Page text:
Reflections on Quickly – and Ethically – Moving Online

Posted by: Annelise Lyseng, M.Ed, CCC, R. Psych on May 29, 2020 9:04 am

Before March 2020, I had hoped to eventually take a course to learn more about online counselling in case I ventured into it at a future date. Little did I know that I would soon be plunged unceremoniously into telehealth thanks to the impacts of COVID-19. I am happy to report that it has been a fairly smooth transition, with special thanks to colleagues who researched digital counselling platforms and configured doxy.me and VPN access to our online records management for our team. Here are a few of my key takeaways from the transition to online counselling:

  • Ethics first: For our team, this meant carefully revising our informed consent documents, emergency planning protocols, and intake process. We had to consider the additional risks, particularly around security and privacy, connected to telehealth and communicate these effectively to our current and new clients. I completed several extensive online courses that clearly outlined the ethical and legal considerations of telehealth. This training was invaluable, and I felt more secure in my practice after thoroughly reviewing these unique ethics.
  • Find a community: Amidst the dubious benefits of working from home, such as sweatpants and fridge proximity, I struggled with being physically distanced from my vibrant and supportive team of colleagues. We continue to engage in regular virtual meetings, consultations, and ongoing group chats, which I deeply appreciate. One of the online courses also helped me connect with an online community devoted entirely to practicing online therapy – learning from others and sharing resources has helped immensely with improving confidence and decreasing isolation.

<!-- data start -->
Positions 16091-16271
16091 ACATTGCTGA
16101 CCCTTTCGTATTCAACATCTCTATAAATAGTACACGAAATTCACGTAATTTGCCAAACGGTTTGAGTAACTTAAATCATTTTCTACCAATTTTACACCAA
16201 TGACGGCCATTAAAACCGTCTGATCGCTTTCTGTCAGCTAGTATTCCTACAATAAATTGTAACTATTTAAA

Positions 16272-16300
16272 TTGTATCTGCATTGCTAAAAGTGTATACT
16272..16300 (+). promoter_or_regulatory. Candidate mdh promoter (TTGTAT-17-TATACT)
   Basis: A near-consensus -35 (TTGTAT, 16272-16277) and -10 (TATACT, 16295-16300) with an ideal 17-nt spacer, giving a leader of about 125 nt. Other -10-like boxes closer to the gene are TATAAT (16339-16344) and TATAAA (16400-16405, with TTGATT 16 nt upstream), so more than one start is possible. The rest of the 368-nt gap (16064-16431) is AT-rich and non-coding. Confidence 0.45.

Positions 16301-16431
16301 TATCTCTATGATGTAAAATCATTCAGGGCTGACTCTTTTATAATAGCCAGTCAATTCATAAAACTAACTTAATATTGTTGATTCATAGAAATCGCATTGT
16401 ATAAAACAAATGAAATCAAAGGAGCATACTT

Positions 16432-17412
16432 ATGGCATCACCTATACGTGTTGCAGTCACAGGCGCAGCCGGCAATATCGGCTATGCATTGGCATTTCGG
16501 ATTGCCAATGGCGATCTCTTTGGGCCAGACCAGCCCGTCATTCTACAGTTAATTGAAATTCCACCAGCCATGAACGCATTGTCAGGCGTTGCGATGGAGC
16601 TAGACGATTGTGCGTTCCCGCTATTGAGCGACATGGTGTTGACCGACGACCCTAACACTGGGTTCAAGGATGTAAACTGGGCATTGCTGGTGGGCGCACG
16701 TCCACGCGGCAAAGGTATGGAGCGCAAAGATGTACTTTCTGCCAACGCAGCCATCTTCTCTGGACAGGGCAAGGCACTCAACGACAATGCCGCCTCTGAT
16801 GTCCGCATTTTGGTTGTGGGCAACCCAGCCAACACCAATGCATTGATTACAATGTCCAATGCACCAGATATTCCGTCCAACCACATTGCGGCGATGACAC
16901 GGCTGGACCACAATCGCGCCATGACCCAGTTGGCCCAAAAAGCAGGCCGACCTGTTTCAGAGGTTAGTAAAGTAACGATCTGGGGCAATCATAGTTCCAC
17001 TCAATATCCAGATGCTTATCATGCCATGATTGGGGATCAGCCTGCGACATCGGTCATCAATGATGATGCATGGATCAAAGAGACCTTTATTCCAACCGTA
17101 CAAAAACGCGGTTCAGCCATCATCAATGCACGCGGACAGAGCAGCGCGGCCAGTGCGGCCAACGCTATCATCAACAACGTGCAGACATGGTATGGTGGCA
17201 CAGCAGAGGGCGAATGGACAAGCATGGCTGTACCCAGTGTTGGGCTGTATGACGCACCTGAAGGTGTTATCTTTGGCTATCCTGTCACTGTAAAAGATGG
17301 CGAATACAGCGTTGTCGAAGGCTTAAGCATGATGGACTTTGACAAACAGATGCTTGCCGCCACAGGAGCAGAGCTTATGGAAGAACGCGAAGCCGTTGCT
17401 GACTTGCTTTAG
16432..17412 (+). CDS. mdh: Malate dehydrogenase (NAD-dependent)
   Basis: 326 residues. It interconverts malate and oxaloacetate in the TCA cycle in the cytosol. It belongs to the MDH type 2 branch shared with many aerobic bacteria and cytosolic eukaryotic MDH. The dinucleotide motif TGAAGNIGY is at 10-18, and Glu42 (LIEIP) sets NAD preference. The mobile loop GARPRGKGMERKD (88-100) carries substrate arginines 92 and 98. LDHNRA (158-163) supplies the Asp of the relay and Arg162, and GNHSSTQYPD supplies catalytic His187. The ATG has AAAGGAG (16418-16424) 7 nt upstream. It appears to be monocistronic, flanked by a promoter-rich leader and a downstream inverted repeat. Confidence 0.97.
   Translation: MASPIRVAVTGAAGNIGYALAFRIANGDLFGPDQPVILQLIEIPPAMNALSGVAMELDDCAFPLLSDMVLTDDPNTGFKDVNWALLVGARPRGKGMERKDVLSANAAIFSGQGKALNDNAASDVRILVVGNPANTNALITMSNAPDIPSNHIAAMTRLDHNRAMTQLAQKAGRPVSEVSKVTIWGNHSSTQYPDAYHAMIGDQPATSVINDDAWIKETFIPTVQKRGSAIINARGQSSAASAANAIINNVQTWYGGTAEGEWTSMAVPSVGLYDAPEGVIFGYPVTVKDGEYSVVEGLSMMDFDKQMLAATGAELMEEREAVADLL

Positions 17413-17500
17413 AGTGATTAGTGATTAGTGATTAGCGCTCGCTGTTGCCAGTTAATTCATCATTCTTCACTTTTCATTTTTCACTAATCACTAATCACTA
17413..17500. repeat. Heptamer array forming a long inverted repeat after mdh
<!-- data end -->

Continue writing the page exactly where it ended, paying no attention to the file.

• Save your sight: For me, this meant ensuring that I’m wearing my blue-light blocking prescription glasses, trying to follow the 20-20-20 rule (every 20 minutes, take 20 seconds to stare at something 20 feet away), calibrating the height of my laptop to find the right angle for looking thoughtfully at clients without straining my neck, and adjusting the lighting in my improvised home office to a comfortable level. I also activated the blue light filter on my laptops and other devices.
  • Reflect and appreciate the old, and new, office: As mentioned, I appreciate my colleagues even more now that we have been distanced. I miss other aspects of the old office – using experiential interventions in session such as a picture card sort task, having access to a large shredding unit for session notes, enjoying a comfortable and devoted counselling space without interruptions from a neighbour’s barking dog or an exuberant toddler, and in general delineating a clear boundary between work and home. However, I have also appreciated aspects of my new office, especially the lack of a commute through rush hour traffic, an ability to prep supper while I’m on my lunch break, and an opportunity to push myself and grow professionally. I am saddened at the circumstances that brought telehealth into my practice, but I am grateful for the privilege that I have in my work and the learning that this has brought into my personal and professional life.
Annelise Lyseng is a registered psychologist at MacEwan University in Edmonton, Alberta.



*The views expressed by our authors are personal opinions and do not necessarily reflect the views of the CCPA

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